Tuesday, 30 September 2008
The Perfect Paella
"Never was a dish so misunderstood, so misrepresented, so abused as paella," writes Paul Richardson in his paean to Spanish food, A Late Dinner. "The crimes committed in the name of the Spanish national dish are horrible to relate," he says. And if you've ever fallen prey, as I have, to a bad paella - you'll understand. All too often the dish is an unfortunate affair, boasting atrocities such as reheated, frozen seafood mix, turmeric where there should be saffron, and tough lumps of battery chicken.
Though paella originated in Valencia, and the authentic dish of paella valenciana contained rabbit, snails, chicken and beans rather than any seafood, the dish that populates the common conscience is one of fat, juicy prawns, mussels and squid rings. Delicious when done right, horrendous when bastardised.
A recent voyage into the sunny climes of the Costa del Sol, (Puerto Banus to be exact) was a holiday more appreciated for its sun and free accommodation than for its culinary feats, but, one night gave way to a supper of paella so perfect and unexpected it left me preoccupied for days on end.
We found The Waterfront sandwiched between the Italians, Gucci stores and Burberry adverts on the jetty overlooking the boats and were attracted to it because it seemed to be the only restaurant for a twenty mile radius to be serving anything near Spanish fare. It also had a very reasonable 15 euro, 3 course set menu which was the best value in town. After a sizzling starter of gambas pil pil, the paella for two arrived, to be served table-side with precision which ensured that each plate received an equal helping of mussels, squid, clams and prawns.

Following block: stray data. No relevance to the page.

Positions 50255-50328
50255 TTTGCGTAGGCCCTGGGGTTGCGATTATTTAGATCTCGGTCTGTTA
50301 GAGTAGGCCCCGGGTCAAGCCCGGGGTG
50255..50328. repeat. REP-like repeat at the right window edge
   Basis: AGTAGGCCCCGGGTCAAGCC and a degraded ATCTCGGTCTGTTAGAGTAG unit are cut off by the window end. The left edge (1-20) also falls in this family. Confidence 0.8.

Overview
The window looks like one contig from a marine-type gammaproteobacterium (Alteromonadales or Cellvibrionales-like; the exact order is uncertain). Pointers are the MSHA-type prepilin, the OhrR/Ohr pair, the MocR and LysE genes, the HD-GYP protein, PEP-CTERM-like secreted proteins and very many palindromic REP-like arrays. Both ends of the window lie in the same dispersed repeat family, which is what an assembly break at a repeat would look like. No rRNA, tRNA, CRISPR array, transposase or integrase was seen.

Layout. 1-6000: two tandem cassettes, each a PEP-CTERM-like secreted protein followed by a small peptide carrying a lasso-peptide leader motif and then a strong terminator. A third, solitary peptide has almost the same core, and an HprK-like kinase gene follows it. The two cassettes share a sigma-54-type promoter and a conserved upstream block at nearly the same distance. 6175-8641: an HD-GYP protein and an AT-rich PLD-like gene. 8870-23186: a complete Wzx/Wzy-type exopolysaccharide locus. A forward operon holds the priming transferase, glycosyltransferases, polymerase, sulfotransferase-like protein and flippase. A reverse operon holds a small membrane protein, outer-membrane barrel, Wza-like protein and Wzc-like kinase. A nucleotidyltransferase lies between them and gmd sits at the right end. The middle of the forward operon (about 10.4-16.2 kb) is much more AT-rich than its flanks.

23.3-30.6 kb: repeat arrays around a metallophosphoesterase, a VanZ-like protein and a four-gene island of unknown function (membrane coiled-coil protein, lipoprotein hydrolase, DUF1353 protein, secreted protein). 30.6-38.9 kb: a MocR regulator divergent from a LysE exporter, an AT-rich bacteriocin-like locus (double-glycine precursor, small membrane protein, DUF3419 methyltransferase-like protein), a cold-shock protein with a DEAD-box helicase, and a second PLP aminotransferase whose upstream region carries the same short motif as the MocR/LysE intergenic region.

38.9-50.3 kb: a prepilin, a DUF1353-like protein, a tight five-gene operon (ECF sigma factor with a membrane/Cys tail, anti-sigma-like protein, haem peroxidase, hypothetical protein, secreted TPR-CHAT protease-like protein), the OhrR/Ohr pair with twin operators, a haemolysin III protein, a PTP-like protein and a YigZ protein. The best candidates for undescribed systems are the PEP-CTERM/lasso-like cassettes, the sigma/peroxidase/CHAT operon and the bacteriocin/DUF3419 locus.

It had been one of those orders made tentatively, the grim visions of Richardson's only too accurate musings flitting around my head. This restaurant was a honeypot used to serving the not particularly discerning expats who are happy to order chicken casserole or roast beef on a meal out. Would our paella turn out to be a mush of fishy smelling, rubbery squid rings and rancid chicken? I needn't have worried.
The steaming mounds of rice were a luscious orange, fragrant with saffron, the prawns were plump and fresh, as were the mussels, clams and cockles that came away from their shells with ease and melted on the tongue. The chicken was tender and delicate and the squid was utterly delicious.
This was unexpectedly the closest I've come to a perfect paella experience in a long time. What was yours?